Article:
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Net income totaled C$635 million (US$473 million), or C$4.66 in diluted earnings per share, in the second quarter of 2020, compared with C$724 million, or C$5.17 in diluted earnings per share, in the second quarter of 2019.
“The CP family of railroaders has achieved these results during some of the most challenging conditions the world has experienced in recent memory,” said CP President and CEO Keith Creel. “Our second-quarter results showcase the resiliency of our people and of the precision scheduled railroading (PSR) operating model. The COVID-19 pandemic has created immense challenges, but CP has risen to the occasion, adapted and responded to the benefit of our customers, communities and shareholders. The pride I feel each day coming to work with this team has never been stronger.”
As with its Class I counterparts, the coronavirus pandemic caused lower rail volumes and a drop in revenue compared to a year ago. Second-quarter revenue was nearly C$1.8 billion, compared with nearly C$2 billion for the same period in 2019.
But costs were also lower, with second-quarter operating expenses totalling C$1 billion versus C$1.16 billion in the second quarter of 2019. Among the cuts in operating costs was a 44% decline in fuel expenses to C$131 million.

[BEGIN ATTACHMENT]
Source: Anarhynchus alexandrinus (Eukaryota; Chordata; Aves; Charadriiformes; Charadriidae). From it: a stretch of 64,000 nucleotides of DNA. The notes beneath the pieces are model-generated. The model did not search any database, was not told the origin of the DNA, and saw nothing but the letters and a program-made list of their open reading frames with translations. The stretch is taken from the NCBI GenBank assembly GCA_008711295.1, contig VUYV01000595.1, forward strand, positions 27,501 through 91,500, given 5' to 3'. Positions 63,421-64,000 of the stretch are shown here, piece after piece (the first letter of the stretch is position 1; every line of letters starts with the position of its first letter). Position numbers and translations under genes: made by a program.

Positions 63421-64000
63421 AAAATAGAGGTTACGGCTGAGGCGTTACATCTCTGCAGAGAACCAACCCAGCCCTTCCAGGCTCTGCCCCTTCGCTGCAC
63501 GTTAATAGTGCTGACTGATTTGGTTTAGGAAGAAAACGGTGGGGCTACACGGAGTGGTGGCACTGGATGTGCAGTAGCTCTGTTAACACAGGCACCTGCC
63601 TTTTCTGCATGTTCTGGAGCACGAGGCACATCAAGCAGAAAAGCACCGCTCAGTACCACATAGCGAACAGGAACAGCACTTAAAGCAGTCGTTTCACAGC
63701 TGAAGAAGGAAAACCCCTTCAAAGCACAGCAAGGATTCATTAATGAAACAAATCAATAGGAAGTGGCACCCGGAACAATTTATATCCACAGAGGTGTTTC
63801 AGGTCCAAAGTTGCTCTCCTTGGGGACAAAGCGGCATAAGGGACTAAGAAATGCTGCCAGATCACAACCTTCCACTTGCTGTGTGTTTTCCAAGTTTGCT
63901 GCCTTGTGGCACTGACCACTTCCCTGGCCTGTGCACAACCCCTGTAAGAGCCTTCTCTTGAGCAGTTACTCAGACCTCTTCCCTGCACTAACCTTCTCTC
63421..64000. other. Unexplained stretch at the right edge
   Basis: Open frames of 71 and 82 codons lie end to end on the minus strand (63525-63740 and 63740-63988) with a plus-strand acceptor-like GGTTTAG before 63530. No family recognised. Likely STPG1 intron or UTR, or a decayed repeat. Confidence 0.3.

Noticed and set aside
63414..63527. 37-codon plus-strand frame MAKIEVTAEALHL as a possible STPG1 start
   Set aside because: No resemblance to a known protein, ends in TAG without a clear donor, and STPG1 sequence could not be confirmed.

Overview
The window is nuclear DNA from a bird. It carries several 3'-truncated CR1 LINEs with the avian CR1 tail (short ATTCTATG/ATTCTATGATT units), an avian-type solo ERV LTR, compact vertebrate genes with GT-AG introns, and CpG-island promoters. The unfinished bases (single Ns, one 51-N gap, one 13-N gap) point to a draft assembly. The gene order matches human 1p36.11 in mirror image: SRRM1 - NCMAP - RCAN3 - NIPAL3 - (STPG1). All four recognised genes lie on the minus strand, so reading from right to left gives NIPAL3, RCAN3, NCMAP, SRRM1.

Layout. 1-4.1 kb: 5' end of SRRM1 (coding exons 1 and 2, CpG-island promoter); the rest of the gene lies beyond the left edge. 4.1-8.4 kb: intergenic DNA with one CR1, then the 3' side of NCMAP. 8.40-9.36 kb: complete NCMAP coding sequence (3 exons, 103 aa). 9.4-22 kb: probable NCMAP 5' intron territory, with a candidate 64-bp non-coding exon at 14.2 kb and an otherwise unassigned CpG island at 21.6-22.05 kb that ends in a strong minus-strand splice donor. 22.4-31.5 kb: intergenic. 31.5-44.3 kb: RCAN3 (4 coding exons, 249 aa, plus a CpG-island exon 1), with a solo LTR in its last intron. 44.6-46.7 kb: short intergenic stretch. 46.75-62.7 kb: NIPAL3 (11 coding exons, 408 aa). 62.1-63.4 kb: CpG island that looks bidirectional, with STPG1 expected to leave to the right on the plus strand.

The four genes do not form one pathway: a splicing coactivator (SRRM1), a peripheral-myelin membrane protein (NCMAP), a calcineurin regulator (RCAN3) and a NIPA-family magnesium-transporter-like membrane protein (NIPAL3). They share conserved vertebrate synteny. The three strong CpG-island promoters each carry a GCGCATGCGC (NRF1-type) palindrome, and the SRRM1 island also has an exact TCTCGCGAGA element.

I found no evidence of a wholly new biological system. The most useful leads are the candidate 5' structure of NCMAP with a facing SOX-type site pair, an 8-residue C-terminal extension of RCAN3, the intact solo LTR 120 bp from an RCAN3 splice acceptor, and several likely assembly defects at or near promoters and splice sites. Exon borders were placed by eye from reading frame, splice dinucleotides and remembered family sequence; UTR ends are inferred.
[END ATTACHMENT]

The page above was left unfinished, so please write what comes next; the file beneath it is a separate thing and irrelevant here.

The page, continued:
Meanwhile, the railroad’s operating ratio was 57% in the second quarter, compared with 58.4% a year ago. Operating ratio, which is a company’s expenses as a percentage of its revenue, is a financial metric that some investors use to gauge the financial health of a company. A lower operating ratio can imply improved financial performance.
“While economic uncertainty remains, we’re controlling what we can control – our costs,” Creel saidl. “Our strong bulk franchise, which included record movements for Canadian grain and potash in the first half of the year, helped to offset some of the declines we experienced in other lines of business.”
Creel continued, “Given our strong cost control measures, industry-leading execution of the PSR model, and improved clarity on the volume environment, we now expect positive adjusted diluted EPS [earnings per share] growth for the year.”
Terminal dwell and train speed were relatively flat in the second quarter. Train speed was 22.4 miles per hour, same as a year ago, while terminal dwell, which is the amount of time a train is at a terminal, ticked up to 6.5 hours compared with 6.4 hours a year ago.
But trains were heavier and longer in the second quarter compared to a year ago. Average train length grew 8% to 8,089 feet, while average train weight for non-local traffic rose 7% to 9,984 tons.
This article first appeared on www.freightwaves.com
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